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Barrett v. New York City Health and Hospitals Corp.

Supreme Court of New York, Second Department

May 17, 2017

Marvin Lee Barrett, plaintiff-respondent,
v.
New York City Health and Hospitals Corporation, defendant third-party plaintiff-appellant; Long Island College Hospital, third-party defendant-respondent. Index No. 8687/12

          DeCorato Cohen Sheehan & Federico, LLP, New York, NY (Joshua R. Cohen and Anthony Lugara of counsel), for defendant third-party plaintiff-appellant.

          Arnold E. DiJoseph, P.C., New York, NY (Arnold E. DiJoseph III of counsel), for plaintiff-respondent.

          Wilson Elser Moskowitz Edelman & Dicker LLP, New York, NY (Judy C. Selmeci of counsel), for third-party defendant-respondent.

          REINALDO E. RIVERA, J.P., L. PRISCILLA HALL, HECTOR D. LASALLE, FRANCESCA E. CONNOLLY, JJ.

          DECISION & ORDER

         In an action, inter alia, to recover damages for medical malpractice and a related third-party action, the defendant third-party plaintiff appeals, as limited by its brief, from so much of an order of the Supreme Court, Kings County (Weston, J.), dated August 10, 2015, as, sua sponte, severed the third-party action from the main action, and denied that branch of its motion which was pursuant to 22 NYCRR 202.21(e) to vacate the note of issue.

         ORDERED that on the Court's own motion, the notice of appeal from so much of the order as, sua sponte, severed the third-party action from the main action is deemed to be an application for leave to appeal from that portion of the order, and leave to appeal is granted (see CPLR 5701[c]); and it is further, ORDERED that the order is reversed insofar as appealed from, on the facts and in the exercise of discretion, with costs, and that branch of the defendant third-party plaintiff's motion which was pursuant to 22 NYCRR 202.21(e) to vacate the note of issue is granted.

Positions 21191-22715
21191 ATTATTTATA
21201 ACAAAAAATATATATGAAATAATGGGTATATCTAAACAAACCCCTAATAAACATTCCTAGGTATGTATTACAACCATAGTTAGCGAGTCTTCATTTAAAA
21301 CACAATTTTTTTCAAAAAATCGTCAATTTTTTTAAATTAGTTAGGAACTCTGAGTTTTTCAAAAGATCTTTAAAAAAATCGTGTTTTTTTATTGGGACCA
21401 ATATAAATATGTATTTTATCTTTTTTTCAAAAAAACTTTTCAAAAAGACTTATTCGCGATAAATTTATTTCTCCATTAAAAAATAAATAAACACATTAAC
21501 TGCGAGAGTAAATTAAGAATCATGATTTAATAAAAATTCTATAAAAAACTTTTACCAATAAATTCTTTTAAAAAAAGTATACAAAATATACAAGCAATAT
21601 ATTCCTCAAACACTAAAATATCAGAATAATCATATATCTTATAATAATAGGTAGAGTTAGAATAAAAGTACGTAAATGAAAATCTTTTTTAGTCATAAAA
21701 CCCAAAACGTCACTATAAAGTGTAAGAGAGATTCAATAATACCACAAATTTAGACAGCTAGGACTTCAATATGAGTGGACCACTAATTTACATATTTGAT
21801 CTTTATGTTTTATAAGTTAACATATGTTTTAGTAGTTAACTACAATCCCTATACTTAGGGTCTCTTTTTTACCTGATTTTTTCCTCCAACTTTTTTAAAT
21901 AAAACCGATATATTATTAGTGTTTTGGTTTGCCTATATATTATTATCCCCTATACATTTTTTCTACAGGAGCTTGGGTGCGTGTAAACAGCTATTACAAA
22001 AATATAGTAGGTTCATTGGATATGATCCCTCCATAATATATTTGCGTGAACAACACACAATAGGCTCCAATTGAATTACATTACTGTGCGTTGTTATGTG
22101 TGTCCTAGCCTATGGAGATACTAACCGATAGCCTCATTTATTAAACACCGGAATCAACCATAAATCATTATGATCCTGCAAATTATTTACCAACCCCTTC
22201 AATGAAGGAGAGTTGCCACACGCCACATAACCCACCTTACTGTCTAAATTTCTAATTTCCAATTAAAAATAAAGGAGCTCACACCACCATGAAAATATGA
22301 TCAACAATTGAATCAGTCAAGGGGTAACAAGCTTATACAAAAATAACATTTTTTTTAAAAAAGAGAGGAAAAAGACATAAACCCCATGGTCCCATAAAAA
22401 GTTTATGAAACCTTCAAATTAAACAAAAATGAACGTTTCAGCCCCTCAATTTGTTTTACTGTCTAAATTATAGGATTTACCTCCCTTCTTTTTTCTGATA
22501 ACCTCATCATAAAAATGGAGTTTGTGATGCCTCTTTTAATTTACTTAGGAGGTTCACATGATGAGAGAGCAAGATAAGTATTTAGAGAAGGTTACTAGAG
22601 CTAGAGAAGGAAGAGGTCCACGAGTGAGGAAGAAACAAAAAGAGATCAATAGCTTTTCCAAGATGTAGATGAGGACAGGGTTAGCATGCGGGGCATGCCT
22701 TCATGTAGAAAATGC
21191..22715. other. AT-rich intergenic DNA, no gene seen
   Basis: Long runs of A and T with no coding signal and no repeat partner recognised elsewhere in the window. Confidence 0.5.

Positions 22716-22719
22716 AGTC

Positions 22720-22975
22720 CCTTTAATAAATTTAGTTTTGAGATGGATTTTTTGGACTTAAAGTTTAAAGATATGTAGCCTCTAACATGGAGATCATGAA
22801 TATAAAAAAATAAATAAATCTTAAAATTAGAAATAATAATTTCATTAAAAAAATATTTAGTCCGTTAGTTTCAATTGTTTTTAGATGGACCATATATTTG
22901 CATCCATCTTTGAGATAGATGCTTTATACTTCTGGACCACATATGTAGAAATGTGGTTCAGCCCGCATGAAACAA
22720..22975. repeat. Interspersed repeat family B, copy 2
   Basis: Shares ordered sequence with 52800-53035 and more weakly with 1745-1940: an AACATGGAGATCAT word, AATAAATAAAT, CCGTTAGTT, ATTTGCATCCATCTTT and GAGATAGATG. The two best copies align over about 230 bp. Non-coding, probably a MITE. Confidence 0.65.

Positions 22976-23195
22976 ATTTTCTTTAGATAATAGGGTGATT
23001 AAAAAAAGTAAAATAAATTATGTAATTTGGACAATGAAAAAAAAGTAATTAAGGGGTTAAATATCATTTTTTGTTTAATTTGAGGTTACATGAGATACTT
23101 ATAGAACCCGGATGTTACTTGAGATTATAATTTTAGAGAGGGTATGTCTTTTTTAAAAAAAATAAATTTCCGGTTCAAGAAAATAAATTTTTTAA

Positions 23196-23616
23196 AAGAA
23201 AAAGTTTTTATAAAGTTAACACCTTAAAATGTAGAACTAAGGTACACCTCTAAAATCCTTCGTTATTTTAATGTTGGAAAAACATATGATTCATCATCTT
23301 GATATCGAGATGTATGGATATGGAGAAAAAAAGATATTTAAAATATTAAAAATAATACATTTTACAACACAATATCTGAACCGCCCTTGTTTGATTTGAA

Beginning on or about December 17, 2010, the plaintiff received medical care from physicians employed at Kings County Hospital Center, which is owned and operated by the defendant third-party plaintiff, New York City Health and Hospitals Corporation (hereinafter NYCHHC). On February 8, 2011, the plaintiff allegedly suffered a blood clot that reached his brain, causing him to have a stroke and sustain injuries.

         On April 26, 2012, the plaintiff commenced this action against NYCHHC, inter alia, to recover damages for medical malpractice. During the discovery process, NYCHHC learned that while the plaintiff was being treated at Kings County Hospital Center, he was also being treated for the same medical condition, during the same time period, at Long Island College Hospital (hereinafter LICH). On July 10, 2014, NYCHHC commenced a third-party action against LICH seeking indemnity and contribution.

         On December 15, 2014, the plaintiff filed a note of issue. On January 5, 2015, NYCHHC moved, inter alia, pursuant to 22 NYCRR 202.21(e) to vacate the note of issue based upon discovery not having been completed. In an order dated August 10, 2015, the Supreme Court, among other things, sua sponte, severed the third-party action from the main action, and denied that branch of NYCHHC's motion which was to vacate the note of issue. The court based its decision on the purported prejudice to the plaintiff that would result from the continued prosecution of the third-party action, and the delay by NYCHHC in bringing the third-party action. We reverse insofar as appealed from.